There are several different types of spinal fusion surgery available, mostly depending on where your pain is located and whether your surgeon will perform the procedure through the back, front, or side. In general, a fusion is performed by packing the vertebrae to be fused with grafted bone. This bone may be taken from the patient’s hip, may be donated from a cadaver, or it may be a manufactured synthetic material. The bone is placed along the vertebrae, and sometimes, the disc that lies in between the vertebrae is removed and replaced with grafted bone. The bone material will grow and cement the two vertebrae together. After the bone graft is placed, the vertebrae are sometimes held in place with rods, screws, plates, or cages, depending on the weakness of the spine and needs of the graft.

Spinal fusion is a significant surgery and can take three to four hours or more. Recovery is typically two to four days in the hospital. After surgery, it is important to remember that the fusion takes time to grow from the bone graft. So, the actual fusion is not complete for several months. You will probably feel somewhat better right away, but it may take a while to feel the full effects of the fusion as the bone grows into place. In the meantime, your doctor might have you wear a brace to protect your spine and keep it properly aligned.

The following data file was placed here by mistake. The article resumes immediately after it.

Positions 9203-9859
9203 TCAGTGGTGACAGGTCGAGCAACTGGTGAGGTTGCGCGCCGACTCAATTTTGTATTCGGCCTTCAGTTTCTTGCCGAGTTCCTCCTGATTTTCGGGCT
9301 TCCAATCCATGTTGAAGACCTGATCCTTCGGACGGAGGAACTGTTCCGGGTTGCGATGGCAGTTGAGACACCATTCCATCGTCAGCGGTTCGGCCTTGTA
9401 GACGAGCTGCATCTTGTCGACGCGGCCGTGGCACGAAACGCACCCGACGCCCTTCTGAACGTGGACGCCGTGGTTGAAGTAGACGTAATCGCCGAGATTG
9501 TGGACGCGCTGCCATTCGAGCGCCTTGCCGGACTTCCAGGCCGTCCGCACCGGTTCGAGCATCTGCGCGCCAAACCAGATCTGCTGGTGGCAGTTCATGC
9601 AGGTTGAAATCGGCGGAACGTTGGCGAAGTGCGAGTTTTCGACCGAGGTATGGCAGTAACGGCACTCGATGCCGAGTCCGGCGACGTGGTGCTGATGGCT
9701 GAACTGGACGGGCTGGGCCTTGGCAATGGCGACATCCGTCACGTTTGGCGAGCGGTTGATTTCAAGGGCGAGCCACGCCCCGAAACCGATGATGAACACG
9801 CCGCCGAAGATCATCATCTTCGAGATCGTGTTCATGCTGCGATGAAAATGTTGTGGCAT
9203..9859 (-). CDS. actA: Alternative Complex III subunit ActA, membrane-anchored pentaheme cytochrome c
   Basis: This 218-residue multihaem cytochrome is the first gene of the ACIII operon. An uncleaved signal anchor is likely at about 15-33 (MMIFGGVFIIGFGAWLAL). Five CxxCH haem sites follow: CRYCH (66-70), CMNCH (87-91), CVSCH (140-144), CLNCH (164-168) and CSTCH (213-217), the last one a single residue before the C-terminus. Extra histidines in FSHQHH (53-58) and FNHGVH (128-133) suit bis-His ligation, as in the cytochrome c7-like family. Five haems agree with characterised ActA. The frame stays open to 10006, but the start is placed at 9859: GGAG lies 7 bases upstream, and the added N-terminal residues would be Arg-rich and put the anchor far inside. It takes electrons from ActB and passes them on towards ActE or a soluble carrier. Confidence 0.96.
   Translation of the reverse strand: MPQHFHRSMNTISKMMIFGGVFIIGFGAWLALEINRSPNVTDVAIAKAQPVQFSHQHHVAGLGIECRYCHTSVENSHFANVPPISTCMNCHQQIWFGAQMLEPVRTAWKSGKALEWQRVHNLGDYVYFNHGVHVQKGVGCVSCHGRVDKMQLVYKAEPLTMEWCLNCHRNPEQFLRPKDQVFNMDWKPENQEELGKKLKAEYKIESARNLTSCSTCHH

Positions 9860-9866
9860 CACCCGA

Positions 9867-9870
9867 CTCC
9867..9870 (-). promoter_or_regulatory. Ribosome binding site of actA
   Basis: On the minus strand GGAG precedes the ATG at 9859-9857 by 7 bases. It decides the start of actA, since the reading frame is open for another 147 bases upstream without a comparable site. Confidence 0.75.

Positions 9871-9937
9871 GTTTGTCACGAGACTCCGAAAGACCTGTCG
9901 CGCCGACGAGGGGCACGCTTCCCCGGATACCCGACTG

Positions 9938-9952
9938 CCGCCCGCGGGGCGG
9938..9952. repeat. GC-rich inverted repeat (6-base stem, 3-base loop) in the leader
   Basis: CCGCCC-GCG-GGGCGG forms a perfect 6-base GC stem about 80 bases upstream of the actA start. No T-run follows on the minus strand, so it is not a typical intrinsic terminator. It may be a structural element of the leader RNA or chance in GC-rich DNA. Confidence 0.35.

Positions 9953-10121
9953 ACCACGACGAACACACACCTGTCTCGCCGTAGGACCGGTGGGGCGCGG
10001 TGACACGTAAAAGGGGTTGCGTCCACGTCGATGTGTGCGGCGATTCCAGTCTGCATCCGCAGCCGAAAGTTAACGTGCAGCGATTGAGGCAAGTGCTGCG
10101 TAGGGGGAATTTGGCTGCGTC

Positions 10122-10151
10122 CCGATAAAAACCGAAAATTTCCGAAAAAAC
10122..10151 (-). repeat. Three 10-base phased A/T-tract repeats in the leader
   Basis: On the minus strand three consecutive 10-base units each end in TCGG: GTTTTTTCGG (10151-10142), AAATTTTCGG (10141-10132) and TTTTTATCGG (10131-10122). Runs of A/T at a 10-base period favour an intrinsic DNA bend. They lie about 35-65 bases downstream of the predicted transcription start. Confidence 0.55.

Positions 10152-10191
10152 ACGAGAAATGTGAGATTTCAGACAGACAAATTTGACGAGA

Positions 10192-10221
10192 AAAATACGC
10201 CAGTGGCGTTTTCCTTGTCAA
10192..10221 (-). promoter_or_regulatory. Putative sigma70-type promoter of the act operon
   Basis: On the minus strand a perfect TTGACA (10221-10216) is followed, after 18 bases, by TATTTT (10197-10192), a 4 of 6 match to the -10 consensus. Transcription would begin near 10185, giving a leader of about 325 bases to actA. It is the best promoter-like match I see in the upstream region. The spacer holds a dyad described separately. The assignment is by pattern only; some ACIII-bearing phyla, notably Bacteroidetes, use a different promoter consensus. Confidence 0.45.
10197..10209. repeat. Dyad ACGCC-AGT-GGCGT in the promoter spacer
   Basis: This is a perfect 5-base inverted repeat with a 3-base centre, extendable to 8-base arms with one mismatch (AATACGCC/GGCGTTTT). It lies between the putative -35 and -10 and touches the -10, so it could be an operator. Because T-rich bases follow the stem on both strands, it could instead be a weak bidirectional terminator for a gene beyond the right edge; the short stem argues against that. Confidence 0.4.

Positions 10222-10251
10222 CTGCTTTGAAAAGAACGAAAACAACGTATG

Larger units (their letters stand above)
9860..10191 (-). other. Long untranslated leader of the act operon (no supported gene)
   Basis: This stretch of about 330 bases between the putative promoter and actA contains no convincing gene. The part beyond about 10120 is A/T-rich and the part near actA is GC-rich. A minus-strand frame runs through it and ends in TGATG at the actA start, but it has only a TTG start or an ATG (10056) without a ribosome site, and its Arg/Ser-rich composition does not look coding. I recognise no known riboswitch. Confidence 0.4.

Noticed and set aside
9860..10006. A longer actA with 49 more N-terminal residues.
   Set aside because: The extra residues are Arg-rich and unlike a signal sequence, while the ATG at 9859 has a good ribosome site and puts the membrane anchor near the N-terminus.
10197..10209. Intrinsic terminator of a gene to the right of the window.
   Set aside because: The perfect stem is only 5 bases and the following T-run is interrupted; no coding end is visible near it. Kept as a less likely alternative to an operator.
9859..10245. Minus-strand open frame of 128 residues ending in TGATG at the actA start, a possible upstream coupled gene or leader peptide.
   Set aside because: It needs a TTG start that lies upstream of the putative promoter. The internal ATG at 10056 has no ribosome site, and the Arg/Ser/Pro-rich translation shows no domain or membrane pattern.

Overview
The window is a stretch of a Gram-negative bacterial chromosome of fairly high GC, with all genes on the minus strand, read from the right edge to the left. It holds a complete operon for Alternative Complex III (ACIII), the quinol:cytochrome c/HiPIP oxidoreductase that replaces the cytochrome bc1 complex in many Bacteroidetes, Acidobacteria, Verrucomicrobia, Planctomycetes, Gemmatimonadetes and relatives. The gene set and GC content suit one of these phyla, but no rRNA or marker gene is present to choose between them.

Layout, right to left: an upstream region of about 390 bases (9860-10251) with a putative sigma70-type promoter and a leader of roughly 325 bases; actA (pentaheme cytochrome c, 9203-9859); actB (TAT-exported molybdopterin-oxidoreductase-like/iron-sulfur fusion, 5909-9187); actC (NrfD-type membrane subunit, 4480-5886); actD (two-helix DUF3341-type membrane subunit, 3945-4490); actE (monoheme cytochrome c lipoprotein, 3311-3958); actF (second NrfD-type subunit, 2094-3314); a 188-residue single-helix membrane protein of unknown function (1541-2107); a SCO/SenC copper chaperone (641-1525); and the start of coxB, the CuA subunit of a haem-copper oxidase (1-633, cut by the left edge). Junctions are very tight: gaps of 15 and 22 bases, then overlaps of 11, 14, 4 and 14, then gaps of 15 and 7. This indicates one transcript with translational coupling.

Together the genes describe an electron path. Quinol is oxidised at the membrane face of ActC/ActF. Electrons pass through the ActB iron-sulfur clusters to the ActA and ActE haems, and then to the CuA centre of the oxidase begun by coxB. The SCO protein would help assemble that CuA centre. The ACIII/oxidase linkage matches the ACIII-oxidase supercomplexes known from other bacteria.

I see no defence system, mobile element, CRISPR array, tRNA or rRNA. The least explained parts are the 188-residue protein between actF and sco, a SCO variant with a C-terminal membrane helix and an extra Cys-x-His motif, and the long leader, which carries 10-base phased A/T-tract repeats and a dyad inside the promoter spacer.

Spinal fusion is not used for all kinds of back pain. Changing the way the spine moves can lead to strain on the other joints in the back, and fusion is only performed when the benefits outweigh the risks. Some spine disorders that are treated with fusion include:
  • Curvature disorders, such as scoliosis and kyphosis
  • Degenerative disc disease
  • Spondylolisthesis, a disorder that causes vertebrae to slip over each other
  • Significant spinal fractures that cause instability
  • Weakened spine due to infection or tumor
  • Some cases of spinal stenosis, a narrowing of the spinal column
  • Chronic lower back pain (although the use of fusion to treat this is controversial)

Regardless of the diagnosis, there is always a possibility of ‘failure’ with spinal fusion, or of the surgery not fully solving the pain. This is more likely when fusion is used primarily to treat pain instead of structural problems. You can improve your chances of a successful outcome by stopping smoking, maintaining a healthy weight, moving your body every day, and following your doctor’s instructions for any physical therapy you are prescribed.